Inscape, in visual art, is a term especially associated with certain works of Chilean artist Roberto Matta, but it is also used in other senses within the visual arts. Though the term inscape has been applied to stylistically diverse artworks, it usually conveys some notion of representing the artist’s psyche as a kind of interior landscape. The word inscape can therefore be read as a kind of portmanteau, combining interior (or inward) with landscape.
Roberto Matta‘s paintings give an indication of the work with diffuse light patterns and bold lines on a featureless background. This is also the period of the “inscape” series, and the closely related “psychological morphologies”. Matta’s key ambition to represent and evoke the human psyche in visual form was filtered through the writings of Freud and the psychoanalytic view of the mind as a three-dimensional space: the ‘inscape’.” According to the essay on Matta in Crosscurrents of Modernism, the inscapes’ evocative forms “are visual analogies for the artist’s psyche”. In his art Matta creates new dimensions in a blend of organic and cosmic lifeforms. He was one of the first artists to take this abstract leap.
Inscape art is Roberto Matta’s Psychological Morphology, (painted in about 1938), with its landscape-like blue sky and horizon, combined with biomorphically suggestive and fluidly interacting figures, is a good example of what Prof. Claude Cernuschi (Boston College) has identified in Matta’s work as “the psychoanalytic view of the mind as a three-dimensional space: the ‘inscape’.”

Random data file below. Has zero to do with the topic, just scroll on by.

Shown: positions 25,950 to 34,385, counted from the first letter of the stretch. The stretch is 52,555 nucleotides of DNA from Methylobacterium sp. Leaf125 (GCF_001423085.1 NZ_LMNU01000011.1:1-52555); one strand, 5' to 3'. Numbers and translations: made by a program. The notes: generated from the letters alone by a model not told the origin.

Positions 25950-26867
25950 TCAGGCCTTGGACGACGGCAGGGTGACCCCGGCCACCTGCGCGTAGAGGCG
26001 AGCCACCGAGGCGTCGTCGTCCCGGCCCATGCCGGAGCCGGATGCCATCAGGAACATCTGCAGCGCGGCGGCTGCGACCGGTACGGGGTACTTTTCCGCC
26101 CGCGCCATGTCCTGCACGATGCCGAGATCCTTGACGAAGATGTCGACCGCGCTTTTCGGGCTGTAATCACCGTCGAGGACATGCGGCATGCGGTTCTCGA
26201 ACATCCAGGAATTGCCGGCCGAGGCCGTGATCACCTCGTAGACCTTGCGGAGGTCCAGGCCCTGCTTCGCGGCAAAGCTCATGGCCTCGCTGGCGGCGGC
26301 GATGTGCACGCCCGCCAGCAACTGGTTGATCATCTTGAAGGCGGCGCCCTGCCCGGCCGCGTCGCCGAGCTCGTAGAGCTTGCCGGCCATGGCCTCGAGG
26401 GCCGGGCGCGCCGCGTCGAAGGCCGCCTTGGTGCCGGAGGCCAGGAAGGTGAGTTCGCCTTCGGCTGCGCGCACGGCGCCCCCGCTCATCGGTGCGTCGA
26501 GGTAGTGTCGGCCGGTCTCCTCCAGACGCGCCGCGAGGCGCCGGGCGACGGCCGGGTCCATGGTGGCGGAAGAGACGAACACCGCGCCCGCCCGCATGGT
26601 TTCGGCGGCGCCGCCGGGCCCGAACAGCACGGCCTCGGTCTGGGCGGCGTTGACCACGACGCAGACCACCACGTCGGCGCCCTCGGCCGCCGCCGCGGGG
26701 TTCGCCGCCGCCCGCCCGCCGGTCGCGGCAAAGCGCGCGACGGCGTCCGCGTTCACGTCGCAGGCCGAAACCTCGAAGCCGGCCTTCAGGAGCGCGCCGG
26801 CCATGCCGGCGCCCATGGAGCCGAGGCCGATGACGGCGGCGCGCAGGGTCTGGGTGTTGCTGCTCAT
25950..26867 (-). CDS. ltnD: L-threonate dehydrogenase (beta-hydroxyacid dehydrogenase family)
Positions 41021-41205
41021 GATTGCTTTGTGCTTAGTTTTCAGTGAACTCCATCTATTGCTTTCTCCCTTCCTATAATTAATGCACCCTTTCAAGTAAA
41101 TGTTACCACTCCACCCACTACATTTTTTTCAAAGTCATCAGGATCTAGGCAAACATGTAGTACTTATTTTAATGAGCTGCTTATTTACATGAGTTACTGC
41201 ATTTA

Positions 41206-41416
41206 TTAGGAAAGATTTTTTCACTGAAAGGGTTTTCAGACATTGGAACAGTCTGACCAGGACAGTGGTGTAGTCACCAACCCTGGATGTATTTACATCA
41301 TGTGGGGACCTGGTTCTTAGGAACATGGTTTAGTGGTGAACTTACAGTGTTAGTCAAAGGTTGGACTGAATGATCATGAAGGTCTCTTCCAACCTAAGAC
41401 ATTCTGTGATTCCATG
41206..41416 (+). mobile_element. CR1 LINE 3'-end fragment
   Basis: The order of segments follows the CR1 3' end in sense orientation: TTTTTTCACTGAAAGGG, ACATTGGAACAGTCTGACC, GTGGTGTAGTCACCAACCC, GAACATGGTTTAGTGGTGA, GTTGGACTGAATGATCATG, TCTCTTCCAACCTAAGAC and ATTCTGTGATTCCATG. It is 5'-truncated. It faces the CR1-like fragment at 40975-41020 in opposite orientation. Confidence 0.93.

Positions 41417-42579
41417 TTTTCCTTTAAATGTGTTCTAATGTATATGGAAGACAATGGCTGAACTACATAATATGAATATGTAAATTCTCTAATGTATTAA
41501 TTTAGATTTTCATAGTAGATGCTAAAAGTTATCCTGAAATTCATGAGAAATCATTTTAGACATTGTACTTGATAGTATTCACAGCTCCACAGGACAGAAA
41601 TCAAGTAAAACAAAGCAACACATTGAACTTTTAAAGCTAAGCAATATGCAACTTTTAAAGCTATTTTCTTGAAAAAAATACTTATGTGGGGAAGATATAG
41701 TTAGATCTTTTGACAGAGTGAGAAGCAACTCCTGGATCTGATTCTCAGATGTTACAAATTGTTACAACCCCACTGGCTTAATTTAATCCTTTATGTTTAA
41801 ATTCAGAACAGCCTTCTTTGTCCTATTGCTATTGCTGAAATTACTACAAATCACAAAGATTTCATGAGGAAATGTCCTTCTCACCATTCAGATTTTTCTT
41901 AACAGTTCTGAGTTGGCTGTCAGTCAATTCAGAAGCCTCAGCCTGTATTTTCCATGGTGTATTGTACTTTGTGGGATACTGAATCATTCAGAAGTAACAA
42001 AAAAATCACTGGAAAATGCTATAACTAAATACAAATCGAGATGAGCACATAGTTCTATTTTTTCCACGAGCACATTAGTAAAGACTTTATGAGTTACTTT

Inscape felt that everything in the universe was characterized by what he called inscape, the distinctive design that constitutes individual identity. This identity is not static but dynamic. Each being in the universe ‘selves,’ that is, enacts its identity. And the human being, the most highly selved, the most individually distinctive being in the universe, recognizes the inscape of other beings in an act, the apprehension of an object in an intense thrust of energy toward it that enables one to realize specific distinctiveness. Ultimately, the instress of inscape leads one to Inscape, for the individual identity of any object is the stamp of divine creation on it.
According to Professor Claude Cernuschi, writing in a catalogue for a Matta exhibition at Boston College (see external link below), Matta’s use of the term inscape for a series of landscape-like abstract or surrealist paintings reflects “the psychoanalytic view of the mind as a three-dimensional space: the ‘inscape’.” The ‘inscape’ concept is particularly apt for Matta’s works of the late 1930s. As Dawn Adès (p. 233) writes, “A series of brilliant oil paintings done during the years of his [Matta’s] first association with the Surrealists explore visual metaphors for the mental landscape.” And Valerie Fletcher, in Crosscurrents of Modernism (p. 241), writes that during this time Matta “created with startling mastery the paintings he called ‘inscapes’ or ‘psychological morphologies.’ ” See also Miriam Basilio’s essay, “Wifredo Lam’s ‘The Jungle’ and Matta’s ‘Inscapes’ “.